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Poem for the Day

Posted: 1 October 2014

Overtones of Burns' "Song, Composed in August" in this lovely wee poem I think.

I love to see the old heath's withered brake
Mingle its crimpled leaves with furze and ling,...
While the old heron from the lonely lake
Starts slow and flaps its melancholy wing,
An oddling crow in idle motion swing
On the half-rotten ash-tree's topmost twig,
Beside whose trunk the gypsy makes his bed.
Up flies the bouncing woodcock from the brig
Where a black quagmire quakes beneath the tread;
The fieldfares chatter in the whistling thorn
And for the haw round fields and closen rove,
And coy bumbarrels, twenty in a drove,
Flit down the hedgerows in the frozen plain
And hang on little twigs and start again.

Emmonsail's Heath In Winter
John Clare

Poem for the Day

Posted: 30 September 2014

Nice warm socks,
Nice warm socks-
We should celebrate them....
Ask a toe!
Toes all know
It’s hard to overrate them.

Toes say, ‘Please
Don’t let us freeze
Till we’re numb and white,
Summer’s gone-
Put them on!
Wear them day and night!’

Nice warm socks,
Nice warm socks –
Who would dare to mock them?
Take good care
Of every pair
And never, ever knock them.

The Joy of Socks
Wendy Cope

Poem for the Day

Posted: 29 September 2014

Breathless, we flung us on the windy hill,
Laughed in the sun, and kissed the lovely grass.
You said, "Through glory and ecstasy we pass;...
Wind, sun, and earth remain, the birds sing still,
When we are old, are old. . . ." "And when we die
All's over that is ours; and life burns on
Through other lovers, other lips," said I,
"Heart of my heart, our heaven is now, is won!"

"We are Earth's best, that learnt her lesson here.
Life is our cry. We have kept the faith!" we said;
"We shall go down with unreluctant tread
Rose-crowned into the darkness!" . . . Proud we were,
And laughed, that had such brave true things to say.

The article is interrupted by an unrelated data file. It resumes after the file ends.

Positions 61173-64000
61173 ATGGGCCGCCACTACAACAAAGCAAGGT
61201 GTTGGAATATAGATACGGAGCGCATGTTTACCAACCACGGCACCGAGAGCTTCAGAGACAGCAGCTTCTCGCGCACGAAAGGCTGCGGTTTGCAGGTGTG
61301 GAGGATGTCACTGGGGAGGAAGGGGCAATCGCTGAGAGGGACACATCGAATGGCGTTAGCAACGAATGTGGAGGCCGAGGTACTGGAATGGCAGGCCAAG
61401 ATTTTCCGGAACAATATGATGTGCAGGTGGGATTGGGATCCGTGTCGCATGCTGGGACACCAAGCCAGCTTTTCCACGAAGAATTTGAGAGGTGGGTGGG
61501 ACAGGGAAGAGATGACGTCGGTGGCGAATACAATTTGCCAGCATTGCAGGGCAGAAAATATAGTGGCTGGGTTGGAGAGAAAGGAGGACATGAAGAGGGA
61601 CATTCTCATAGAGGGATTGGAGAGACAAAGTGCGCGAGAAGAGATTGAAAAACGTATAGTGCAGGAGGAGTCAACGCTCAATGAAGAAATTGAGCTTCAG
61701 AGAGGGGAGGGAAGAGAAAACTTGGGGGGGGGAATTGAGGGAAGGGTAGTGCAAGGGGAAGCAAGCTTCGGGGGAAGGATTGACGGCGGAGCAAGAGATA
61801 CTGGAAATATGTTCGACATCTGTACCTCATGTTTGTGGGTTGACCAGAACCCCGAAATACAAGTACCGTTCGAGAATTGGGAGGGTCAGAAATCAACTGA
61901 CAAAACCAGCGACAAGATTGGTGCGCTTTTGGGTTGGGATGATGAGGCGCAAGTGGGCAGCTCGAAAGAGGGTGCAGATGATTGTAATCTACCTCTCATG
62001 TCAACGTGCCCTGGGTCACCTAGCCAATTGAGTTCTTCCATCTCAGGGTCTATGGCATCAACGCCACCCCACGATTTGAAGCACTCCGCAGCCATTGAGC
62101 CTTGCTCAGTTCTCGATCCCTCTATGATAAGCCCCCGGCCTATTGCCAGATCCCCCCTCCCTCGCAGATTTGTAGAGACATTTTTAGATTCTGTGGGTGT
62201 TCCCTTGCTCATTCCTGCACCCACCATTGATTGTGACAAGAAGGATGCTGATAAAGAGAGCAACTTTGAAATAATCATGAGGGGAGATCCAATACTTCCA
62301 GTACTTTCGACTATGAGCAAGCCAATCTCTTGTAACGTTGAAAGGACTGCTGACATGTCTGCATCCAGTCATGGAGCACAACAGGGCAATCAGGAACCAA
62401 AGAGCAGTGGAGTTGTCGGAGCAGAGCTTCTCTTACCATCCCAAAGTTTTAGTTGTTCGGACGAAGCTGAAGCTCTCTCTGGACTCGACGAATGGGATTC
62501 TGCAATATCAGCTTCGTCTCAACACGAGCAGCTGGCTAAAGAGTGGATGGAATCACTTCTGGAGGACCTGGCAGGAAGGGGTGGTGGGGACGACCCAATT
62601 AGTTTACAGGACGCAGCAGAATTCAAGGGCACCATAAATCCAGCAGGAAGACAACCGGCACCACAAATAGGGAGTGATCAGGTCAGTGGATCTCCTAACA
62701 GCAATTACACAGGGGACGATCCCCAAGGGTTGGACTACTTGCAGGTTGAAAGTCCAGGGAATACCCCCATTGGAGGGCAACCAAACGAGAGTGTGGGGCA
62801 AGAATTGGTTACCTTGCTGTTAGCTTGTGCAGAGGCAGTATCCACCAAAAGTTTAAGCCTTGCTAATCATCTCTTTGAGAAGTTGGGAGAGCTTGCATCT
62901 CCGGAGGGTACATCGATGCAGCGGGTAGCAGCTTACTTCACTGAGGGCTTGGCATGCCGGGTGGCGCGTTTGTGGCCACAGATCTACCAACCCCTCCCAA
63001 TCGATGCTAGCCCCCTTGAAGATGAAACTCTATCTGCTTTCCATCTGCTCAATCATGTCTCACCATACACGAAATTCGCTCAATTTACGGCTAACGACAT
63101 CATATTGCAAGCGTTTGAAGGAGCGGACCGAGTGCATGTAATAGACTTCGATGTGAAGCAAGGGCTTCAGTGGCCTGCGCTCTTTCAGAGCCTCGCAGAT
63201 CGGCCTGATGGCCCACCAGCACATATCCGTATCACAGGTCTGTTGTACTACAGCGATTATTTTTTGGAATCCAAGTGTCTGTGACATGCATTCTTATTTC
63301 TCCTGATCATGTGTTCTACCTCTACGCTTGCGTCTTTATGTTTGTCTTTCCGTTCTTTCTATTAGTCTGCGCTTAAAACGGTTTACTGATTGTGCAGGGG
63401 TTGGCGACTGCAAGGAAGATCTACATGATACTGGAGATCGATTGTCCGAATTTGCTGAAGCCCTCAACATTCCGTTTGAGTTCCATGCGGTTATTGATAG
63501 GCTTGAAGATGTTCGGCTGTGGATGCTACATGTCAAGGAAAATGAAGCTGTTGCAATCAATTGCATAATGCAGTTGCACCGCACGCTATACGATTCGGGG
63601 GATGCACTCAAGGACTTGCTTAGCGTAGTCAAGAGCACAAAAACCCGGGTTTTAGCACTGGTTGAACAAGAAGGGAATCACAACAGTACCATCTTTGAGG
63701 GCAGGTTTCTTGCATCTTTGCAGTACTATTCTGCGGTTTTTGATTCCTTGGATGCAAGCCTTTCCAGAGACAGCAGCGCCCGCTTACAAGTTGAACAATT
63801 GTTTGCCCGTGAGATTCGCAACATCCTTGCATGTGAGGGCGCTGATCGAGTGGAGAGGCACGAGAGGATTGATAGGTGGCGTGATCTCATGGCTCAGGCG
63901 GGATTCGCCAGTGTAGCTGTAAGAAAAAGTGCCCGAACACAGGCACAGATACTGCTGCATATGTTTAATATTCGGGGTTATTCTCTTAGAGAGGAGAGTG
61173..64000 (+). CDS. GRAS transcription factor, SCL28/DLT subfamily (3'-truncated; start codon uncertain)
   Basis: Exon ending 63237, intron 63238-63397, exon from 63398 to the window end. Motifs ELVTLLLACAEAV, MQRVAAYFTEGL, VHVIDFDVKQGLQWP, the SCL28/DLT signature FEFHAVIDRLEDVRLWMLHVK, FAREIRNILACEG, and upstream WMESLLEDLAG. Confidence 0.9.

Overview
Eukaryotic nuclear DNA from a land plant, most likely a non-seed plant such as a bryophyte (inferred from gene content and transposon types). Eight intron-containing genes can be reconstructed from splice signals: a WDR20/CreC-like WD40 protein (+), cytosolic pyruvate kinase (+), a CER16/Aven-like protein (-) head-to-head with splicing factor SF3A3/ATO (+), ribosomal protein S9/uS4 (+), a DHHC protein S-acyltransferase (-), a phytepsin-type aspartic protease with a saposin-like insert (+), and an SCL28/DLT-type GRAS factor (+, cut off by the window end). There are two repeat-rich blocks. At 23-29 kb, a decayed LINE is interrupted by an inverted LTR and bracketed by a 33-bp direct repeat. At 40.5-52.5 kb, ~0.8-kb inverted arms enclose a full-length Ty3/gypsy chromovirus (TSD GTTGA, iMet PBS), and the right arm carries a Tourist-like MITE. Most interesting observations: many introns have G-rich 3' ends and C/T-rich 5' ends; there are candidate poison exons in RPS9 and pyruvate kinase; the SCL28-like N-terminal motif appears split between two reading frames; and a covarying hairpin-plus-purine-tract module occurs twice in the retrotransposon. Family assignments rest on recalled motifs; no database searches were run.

- And then you suddenly cried, and turned away.

The Hill
Rupert Brooke

Poem for the Day

Posted: 28 September 2014

What lips my lips have kissed, and where, and why,
I have forgotten, and what arms have lain
Under my head till morning; but the rain ...
Is full of ghosts tonight, that tap and sigh
Upon the glass and listen for reply,
And in my heart there stirs a quiet pain
For unremembered lads that not again
Will turn to me at midnight with a cry.
Thus in winter stands the lonely tree,
Nor knows what birds have vanished one by one,
Yet knows its boughs more silent than before:
I cannot say what loves have come and gone,
I only know that summer sang in me
A little while, that in me sings no more.

Sonnet XLII
Edna St Vincent Millay

Poem for the Day

Posted: 27 September 2014

This, Gentle Readers, will take many of you back to magical Saturday mornings and Children's Favourites on the radio.

A bold hippopotamus was standing one day,
On the banks of the cool Shalimar....
He gazed at the bottom as it peacefully lay
By the light of the evening star.
Away on a hilltop, sat brushing her hair
His fair hippopotamine maid.
The hippopotamus was no ignoramus
And sang her this sweet serenade.

Mud, mud, glorious mud,
Nothing quite like it for cooling the blood.
So follow me, follow, down to the hollow
And there let us wallow in glorious mud.

The fair hippopotama he aimed to entice
From that seat on the hilltop above.
As she hadn't got a ma to give her advice
Came tiptoeing down to her love.
Like thunder the forest reechoed the sound
Of the song that they sang as they met.
His inamorata adjusted her garter
And lifted her voice in duet.

Then more hippopotami began to convene
On the banks of that river so wide.
I wonder now what am I to say of the scene
That ensued by the Shalimar side.
They all dived at once with an ear-splitting "Splosh"
Then rose to the surface again.
A regular army of hippopotami
All singing this haunting refrain.

The Hippopotamus Song
Michael Flanders

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